To Recap: In May, 2012 I went to Asia on the “Three-Countries-Three-Weeks-Three-Kids” tour. The first stop on this once-in-a-lifetime trip was Shanghai, followed by several days in Seoul. Now I was footloose and fancy-free (i.e., lost a lot) in Kyoto, Japan. I found one of the most beautiful and interesting places I’ve ever seen — just search for “Kyoto (Part Two)” through “Kyoto (Part Nine)“. (Yeah, that’s a lot of pictures of one place.) Now it was time to start seeing the other sights of Kyoto.
Throughout many of the shrines and temples in Kyoto were ponds such as this one. They’re not there by accident, but designed for their beauty and peace. This is where one could spend hours meditating.
The turtles had the whole zen thing down pat. As did the lotus blossoms.
The phrase I’ve seen recently is something like, “One should always meditate for one hour a day, unless one doesn’t have the time, in which case one should meditate for two hours a day.” I get it. I really do. I’m just having trouble executing that plan.
For the record, I was on a “mission from God” to get through as many new sites and experiences as I could cram into each country and city visited, so I was OBVIOUSLY doing the “calm” and “peaceful” thing incorrectly. (Also for the record, I was not the “ugly American,” I was just trying to maximize what might turn out to truly be a once-in-a-lifetime experience.) It would be wonderful to come back when I had hours to spend just sitting. Even someone like me might actually be able to unwind!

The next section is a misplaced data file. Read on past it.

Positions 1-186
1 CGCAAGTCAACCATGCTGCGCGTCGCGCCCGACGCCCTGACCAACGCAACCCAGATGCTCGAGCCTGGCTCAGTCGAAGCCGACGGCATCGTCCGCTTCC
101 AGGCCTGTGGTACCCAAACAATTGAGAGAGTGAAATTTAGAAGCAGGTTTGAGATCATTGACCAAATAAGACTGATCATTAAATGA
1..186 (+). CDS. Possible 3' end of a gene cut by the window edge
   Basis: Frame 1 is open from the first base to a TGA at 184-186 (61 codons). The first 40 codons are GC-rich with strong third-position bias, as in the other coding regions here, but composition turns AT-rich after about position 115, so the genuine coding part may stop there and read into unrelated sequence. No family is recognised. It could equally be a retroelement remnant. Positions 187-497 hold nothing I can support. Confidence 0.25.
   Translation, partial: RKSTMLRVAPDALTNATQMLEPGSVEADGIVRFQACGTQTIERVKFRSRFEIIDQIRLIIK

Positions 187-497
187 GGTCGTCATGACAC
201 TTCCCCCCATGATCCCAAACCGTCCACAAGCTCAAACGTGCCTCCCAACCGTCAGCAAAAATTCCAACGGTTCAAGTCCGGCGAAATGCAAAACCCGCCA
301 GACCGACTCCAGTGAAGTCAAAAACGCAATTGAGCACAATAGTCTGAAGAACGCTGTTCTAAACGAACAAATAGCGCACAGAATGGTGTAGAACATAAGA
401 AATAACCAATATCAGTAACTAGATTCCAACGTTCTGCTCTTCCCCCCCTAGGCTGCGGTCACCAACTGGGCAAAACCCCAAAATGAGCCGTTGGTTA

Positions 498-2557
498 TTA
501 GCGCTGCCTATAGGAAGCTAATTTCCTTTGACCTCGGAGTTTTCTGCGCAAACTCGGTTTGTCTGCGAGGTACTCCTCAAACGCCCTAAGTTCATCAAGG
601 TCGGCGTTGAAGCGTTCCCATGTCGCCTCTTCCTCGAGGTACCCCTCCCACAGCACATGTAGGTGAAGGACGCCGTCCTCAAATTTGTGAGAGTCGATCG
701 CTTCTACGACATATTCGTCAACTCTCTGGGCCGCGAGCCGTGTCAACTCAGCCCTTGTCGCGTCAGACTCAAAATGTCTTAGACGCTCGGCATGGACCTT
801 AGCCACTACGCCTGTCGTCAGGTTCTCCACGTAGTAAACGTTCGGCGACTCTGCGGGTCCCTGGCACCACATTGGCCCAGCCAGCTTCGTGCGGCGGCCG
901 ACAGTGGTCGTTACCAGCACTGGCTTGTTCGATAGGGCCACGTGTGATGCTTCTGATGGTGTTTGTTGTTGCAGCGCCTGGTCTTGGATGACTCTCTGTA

The Konchi-in Temple is a Zen Buddhist shrine. After the shrine was established in 1400 at Takagamine, it was moved to the current site in Kyoto in 1627.
The temple was built in the typical “shoinzukuri” style, with hip-and-gable roof designs. The doors slide open instead of using hinges, and were painted by Kano School painters.
While they’ve been maintained for centuries, it’s not to say that they’re absolutely the exact same way they were five hundred years ago. For example, I’m guessing that the neon light fixture at the top of the corner pillar on the left is not an original 15th century design.
Next to one of the temple buildings are more shrines in what I would guess to be a graveyard.
These rock gardens are exquisite. The pure, white gravel is groomed into all sorts of intricate patterns. On the far side you can see trees that have been meticulously groomed and cared for for almost five hundred years.
Here we stopped and sat for a while.
This (and the picture above) are the Hojo Garden, completed in 1632, and designed in part by Kobori Enshu,who also designed some of the other buildings on the site. These gardens have been officially designated as a “spot of scenic beauty.” It may have lost a bit in the translation, but we got the idea.